Here’s a compilation of the best of the Web today, including a progress report on the fight against AIDS, Lego goes green and Twitter health trends.
Graph Shows AIDS Fight
It’s been 30 years since we discovered HIV/AIDS, and since then the world has made leaps and bounds in medicine and in public knowledge. GOOD and Column Five Media have created an infographic that illustrates the current state of HIV in the world and how recent trends have pointed to a decline in the number of deaths. Check out the facts and figures.
Scorsese’s HBO Doc
HBO is set to air Martin Scorsese’s new documentary film, “George Harrison: Living in the Material World.” The biographical film follows the life of The Beatles’ lead guitarist’s early musical days in Liverpool through his life as a musician, filmmaker and humanitarian. “Living in the Material World” will debut as a miniseries on Oct. 5 and Oct. 6.
Legoland has become a greener place to play. After discovering that most of the packaging of the Lego toys contained mixed tropical hardwood and other toxins, Lego decided to change its ways. Now, the toy company is committing to reduce the amount of packaging, use only recycled fibre and ensure that pulp-based packaging is sustainably produced.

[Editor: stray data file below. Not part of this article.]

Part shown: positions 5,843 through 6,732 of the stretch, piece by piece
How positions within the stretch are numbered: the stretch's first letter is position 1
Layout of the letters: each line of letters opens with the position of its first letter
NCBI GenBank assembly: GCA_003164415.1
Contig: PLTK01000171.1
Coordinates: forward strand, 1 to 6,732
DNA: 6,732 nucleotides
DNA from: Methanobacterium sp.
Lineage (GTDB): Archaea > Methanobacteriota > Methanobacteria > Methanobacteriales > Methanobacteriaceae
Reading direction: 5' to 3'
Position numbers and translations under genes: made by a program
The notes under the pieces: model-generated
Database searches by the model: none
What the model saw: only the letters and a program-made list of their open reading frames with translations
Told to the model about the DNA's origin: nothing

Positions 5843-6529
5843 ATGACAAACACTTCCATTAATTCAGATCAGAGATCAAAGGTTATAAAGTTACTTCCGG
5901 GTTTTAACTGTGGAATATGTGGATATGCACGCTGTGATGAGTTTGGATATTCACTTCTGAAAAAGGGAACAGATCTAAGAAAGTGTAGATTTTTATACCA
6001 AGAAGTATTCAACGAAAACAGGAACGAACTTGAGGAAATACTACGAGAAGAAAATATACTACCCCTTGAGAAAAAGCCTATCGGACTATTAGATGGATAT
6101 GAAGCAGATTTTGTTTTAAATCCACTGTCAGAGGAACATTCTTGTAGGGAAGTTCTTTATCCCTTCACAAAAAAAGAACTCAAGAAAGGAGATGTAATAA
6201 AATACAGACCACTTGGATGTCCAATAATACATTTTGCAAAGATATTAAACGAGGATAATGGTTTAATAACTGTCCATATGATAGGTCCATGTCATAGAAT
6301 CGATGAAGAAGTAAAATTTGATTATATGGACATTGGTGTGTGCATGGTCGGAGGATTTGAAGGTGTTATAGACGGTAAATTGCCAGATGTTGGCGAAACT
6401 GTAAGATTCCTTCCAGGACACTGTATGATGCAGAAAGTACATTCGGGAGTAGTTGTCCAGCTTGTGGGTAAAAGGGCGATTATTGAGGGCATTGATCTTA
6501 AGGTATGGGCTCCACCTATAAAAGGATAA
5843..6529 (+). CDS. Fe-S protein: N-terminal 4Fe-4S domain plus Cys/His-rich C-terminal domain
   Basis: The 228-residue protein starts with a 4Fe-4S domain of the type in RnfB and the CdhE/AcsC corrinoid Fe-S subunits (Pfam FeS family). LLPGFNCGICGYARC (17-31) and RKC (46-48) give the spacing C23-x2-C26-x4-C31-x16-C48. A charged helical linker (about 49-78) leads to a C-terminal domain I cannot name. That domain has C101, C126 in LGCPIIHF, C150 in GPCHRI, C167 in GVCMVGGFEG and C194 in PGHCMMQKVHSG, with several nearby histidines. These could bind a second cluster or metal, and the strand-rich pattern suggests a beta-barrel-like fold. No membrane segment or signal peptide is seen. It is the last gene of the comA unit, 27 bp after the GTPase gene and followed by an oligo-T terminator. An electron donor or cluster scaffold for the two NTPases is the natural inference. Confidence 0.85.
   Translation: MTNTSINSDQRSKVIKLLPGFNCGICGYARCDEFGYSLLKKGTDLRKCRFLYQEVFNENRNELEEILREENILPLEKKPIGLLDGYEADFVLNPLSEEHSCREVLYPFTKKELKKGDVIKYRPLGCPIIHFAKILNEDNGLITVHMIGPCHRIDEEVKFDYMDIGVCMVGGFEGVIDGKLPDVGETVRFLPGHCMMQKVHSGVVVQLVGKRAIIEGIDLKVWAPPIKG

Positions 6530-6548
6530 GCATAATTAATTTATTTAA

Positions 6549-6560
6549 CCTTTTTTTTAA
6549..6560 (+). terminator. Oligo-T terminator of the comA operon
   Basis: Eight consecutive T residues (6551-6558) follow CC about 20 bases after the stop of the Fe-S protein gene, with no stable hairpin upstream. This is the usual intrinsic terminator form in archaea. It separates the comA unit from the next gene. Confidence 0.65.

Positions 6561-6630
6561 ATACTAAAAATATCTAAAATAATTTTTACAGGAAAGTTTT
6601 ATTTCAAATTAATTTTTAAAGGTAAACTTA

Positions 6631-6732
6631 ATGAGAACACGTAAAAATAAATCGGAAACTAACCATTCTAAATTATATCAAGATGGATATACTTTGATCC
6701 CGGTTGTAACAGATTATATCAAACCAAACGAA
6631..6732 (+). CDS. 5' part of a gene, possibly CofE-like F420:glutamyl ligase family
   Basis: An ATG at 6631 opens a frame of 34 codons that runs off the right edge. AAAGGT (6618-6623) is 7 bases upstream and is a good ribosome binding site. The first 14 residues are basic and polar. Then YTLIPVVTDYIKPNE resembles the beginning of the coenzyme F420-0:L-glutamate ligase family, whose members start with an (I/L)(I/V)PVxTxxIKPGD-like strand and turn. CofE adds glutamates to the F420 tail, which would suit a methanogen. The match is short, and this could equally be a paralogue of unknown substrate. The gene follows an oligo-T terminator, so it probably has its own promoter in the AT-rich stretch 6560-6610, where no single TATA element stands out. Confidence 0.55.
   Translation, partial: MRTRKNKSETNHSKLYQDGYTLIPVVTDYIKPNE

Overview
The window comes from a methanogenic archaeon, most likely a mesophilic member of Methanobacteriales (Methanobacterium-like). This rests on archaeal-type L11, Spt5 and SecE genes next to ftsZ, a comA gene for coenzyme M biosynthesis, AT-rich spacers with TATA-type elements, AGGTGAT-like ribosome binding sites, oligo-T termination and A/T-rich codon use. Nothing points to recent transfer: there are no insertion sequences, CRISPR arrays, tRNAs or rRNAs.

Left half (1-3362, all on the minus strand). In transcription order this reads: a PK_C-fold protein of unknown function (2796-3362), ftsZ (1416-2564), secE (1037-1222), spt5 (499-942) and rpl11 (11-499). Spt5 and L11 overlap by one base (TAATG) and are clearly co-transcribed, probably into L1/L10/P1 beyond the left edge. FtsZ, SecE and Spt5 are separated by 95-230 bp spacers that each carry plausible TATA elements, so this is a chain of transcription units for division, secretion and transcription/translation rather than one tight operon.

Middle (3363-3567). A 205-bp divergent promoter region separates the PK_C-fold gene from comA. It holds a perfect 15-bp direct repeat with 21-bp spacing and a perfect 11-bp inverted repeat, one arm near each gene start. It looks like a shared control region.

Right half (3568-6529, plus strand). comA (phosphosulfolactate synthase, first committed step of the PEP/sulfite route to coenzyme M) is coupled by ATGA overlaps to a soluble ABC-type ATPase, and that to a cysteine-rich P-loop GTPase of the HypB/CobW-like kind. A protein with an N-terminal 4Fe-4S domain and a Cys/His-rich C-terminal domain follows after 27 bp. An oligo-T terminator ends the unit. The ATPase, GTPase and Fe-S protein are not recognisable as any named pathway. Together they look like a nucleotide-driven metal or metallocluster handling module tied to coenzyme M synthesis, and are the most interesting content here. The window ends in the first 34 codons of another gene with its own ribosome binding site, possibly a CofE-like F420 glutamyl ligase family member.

Flip-Flops, an Office Don’t
Even though summer is a time for shorts, tank tops and flip-flops, they probably don’t belong at work. Besides, who wants to hear the annoying thwack-thwack sound down the cubicle aisle. A survey by staffing firm Adecco said, “Flip-flops are the biggest office “don’t,” with 71 percent of adults surveyed saying the footwear is inappropriate for work. That’s slightly more than those who think miniskirts are inappropriate office wear.” The survey also reported that strapless shirts were not as much a faux pas as flip-flops. So make sure to keep those bare toes covered!
Twitter Health Trends
Out of the 200 million tweets a day, studies show that the chatter isn’t just about celebrity gossip and politics. Rather, most people are tweeting about their health. In fact, two scientists at the Center for Language and Speech Processing at Johns Hopkins University analyzed tweets during May 2009 and October 2010. After weeding out the senseless jargon, like “I have Bieber Fever,” their computerized model was able to identify real health trends on ailments, allergies, obesity and insomnia. Mark Dredze, a professor at the medical university and his grad student Michael Paul will present their findings at a conference next week sponsored by the Association for the Advancement of Artificial Intelligence.
Long-Lost Twins Reunited
Separated at birth, New York twins were reunited after 35 years. In 2004, Paula Bernstein and Elyse Schein grew up only miles from each other in New York…and didn’t even know it. They were adopted separately out of a psychological experiment. They found each other when Schein decided to track down her birth parents. Although the search was unsuccessful, what she discovered was a twin sister. You can read their story in their new book, Identical Strangers: A Memoir of Twins Separated and Reunited.